On August 22, FERC issued an order approving a settlement between FERC’s Office of Enforcement and Saracen Energy Midwest, LP (Saracen) that resolves Enforcement’s investigation into whether Saracen violated the Southwest Power Pool, Inc. (SPP) tariff by submitting bids for Transmission Congestion Rights (TCRs) at Electronically Equivalent Settlement Locations (EESLs) for auctions in September and October 2014, and March and April 2015. Enforcement determined that in five separate auction rounds across these four different auction months, Saracen submitted TCR bids at EESLs, which is prohibited under the SPP tariff. Saracen neither admitted nor denied the violations and agreed to pay a civil penalty of $25,000. Saracen also agreed to implement measures designed to ensure compliance in the future, including submitting an annual compliance report.
On August 3, FERC issued similar Staff Notices of Alleged Violations (NAV) stating that FERC Enforcement Staff has preliminarily determined that National Energy and David Silva violated FERC’s anti-manipulation rule. According to the NAVs, Staff alleges that National Energy and Silva fraudulently traded physical basis at Texas Eastern M3 during the January 2012 bid-week to increase the value of their financial basis positions. In particular, Staff alleges that National Energy and Silva sold physical basis at arbitrarily low prices early in the morning to benefit a large short financial basis position acquired before bid-week, a large part of which they repurchased after making their physical basis sales. Staff also alleges that National Energy fraudulently traded physical basis at Henry Hub during the April 2014 bid-week to increase the value of its financial exposure, which included trading physical basis after the close of the NYMEX solely to benefit National Energy’s exposure to the Henry Hub Inside FERC index.
On July 29, FERC filed an opposition to the brief on discovery filed by Richard Silkman and CES in the U.S. District Court for the District of Maine. In early July, Silkman and CES submitted a brief outlining the discovery they seek in the case, as directed by the judge during a scheduling conference. In opposing the discovery, FERC argues that the respondents have been provided with “all of the hallmarks of administrative procedure and due process,” including an adjudication before an unbiased decision-maker, notice and an opportunity to be heard. In addition, FERC claims that the respondents could have sought particular documents or testimony before FERC, but they did not, so these requests have been waived. Finally, FERC claims that the respondents’ discovery requests are premature, as the administrative record should be reviewed before determining whether any of the exceptions to the general rule against supplementation of the record may be present.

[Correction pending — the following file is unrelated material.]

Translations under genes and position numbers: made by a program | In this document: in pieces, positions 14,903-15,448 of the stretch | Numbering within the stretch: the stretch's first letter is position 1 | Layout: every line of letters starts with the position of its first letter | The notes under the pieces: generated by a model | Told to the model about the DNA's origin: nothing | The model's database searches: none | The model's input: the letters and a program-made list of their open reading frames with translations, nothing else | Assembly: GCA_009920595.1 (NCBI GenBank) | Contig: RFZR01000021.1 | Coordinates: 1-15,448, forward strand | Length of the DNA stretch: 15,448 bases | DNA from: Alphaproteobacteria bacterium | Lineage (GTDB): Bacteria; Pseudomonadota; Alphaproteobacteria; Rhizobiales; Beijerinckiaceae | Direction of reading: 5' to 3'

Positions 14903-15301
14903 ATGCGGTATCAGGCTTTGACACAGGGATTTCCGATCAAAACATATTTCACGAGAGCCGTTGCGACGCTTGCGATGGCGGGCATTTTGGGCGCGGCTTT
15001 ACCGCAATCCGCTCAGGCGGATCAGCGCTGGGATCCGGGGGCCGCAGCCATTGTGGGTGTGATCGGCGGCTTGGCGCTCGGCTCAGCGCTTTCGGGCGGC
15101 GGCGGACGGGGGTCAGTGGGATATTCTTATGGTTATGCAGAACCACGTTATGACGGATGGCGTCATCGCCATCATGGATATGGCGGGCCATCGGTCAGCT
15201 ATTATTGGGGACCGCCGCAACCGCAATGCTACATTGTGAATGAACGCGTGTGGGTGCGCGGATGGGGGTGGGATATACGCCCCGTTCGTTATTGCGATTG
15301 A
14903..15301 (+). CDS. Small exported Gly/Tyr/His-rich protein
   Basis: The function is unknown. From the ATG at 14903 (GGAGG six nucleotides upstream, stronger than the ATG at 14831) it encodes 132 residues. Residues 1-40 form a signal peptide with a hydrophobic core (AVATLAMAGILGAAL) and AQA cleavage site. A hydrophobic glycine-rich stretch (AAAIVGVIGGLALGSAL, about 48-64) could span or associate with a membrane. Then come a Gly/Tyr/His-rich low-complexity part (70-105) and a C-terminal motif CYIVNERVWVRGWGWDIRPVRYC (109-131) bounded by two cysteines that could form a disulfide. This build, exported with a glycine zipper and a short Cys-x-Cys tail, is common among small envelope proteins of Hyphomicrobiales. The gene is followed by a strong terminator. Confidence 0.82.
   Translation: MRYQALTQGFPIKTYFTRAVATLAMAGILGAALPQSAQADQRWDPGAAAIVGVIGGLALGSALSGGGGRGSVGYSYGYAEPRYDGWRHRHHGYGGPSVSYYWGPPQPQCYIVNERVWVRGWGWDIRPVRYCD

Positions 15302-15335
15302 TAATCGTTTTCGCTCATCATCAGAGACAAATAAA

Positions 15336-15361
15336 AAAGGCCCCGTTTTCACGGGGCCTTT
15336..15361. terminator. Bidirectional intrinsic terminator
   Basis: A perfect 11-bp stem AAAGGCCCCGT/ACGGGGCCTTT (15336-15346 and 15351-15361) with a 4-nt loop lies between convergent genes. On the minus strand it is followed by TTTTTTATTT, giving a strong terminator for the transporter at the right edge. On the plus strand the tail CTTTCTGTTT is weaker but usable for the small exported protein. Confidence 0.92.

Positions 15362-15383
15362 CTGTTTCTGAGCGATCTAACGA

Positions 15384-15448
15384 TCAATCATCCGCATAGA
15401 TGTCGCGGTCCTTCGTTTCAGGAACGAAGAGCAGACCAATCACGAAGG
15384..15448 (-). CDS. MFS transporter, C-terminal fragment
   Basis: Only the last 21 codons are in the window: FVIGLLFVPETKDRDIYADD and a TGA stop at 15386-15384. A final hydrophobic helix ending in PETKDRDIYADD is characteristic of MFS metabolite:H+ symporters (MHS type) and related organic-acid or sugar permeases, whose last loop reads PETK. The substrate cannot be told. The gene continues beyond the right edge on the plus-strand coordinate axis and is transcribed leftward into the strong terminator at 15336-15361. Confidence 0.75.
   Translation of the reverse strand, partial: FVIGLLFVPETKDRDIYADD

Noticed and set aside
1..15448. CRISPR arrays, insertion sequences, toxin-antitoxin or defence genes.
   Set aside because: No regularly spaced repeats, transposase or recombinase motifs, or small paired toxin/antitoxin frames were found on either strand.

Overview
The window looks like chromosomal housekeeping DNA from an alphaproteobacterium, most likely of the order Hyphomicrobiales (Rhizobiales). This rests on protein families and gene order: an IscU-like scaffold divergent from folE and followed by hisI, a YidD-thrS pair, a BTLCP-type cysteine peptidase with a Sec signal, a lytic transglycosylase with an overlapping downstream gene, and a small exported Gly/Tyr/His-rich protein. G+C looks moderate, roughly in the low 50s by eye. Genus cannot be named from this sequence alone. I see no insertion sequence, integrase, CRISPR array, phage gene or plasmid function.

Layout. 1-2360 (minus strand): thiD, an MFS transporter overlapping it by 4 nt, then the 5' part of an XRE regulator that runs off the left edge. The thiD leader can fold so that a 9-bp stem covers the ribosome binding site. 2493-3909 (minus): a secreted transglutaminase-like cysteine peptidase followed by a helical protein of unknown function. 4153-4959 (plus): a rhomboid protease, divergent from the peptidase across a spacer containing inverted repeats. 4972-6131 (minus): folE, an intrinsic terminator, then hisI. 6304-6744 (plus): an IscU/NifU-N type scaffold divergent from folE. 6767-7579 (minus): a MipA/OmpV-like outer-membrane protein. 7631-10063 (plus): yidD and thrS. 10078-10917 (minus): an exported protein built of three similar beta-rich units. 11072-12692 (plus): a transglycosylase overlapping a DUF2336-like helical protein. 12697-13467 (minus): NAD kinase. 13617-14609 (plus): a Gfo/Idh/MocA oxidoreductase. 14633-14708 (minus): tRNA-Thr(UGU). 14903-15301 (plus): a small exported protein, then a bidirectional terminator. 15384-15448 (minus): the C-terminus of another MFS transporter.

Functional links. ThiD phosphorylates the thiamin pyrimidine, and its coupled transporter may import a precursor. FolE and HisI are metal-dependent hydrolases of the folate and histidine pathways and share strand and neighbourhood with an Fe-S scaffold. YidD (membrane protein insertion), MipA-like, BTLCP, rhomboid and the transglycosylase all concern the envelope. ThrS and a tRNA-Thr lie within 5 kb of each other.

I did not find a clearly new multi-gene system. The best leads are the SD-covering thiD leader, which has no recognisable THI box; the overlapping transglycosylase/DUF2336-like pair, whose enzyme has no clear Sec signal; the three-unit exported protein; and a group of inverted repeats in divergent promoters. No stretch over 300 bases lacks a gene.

On August 10, BP filed a request for rehearing of FERC’s order affirming the initial decision in the natural gas market manipulation case against BP. BP argues that the FERC order (Opinion No. 549) is not the product of reasoned decision-making and is not supported by substantial evidence. BP challenges FERC’s ruling that FERC need not establish that any of the allegedly manipulative trades had any hallmark of manipulation because they all were related to a presumed scheme. On the issue of jurisdiction, BP argues that Opinion No. 549 comprehensively fails to identify any allegedly manipulative transaction that falls within FERC’s jurisdiction under the Natural Gas Act. Finally, BP argues that Opinion No. 549’s application of the Penalty Guidelines is also arbitrary, capricious, and contrary to law.
As you may already be aware from news reports, the Renewable Fuels Association has written to the heads of the CFTC and EPA to urge an investigation into possible manipulation of the RIN market. The letter specifically focuses upon escalating prices through June into July and asserts that, “[g]iven the evidence of ample RIN supplies, the recent spike in RIN prices appears contrived and driven by something other than basic supply-demand fundamentals. Indeed, the spike raises renewed questions about potential manipulation of the markets by entities who may believe the specter of higher RIN prices supports their political efforts to repeal or reform the RFS.” A copy of the letter is attached.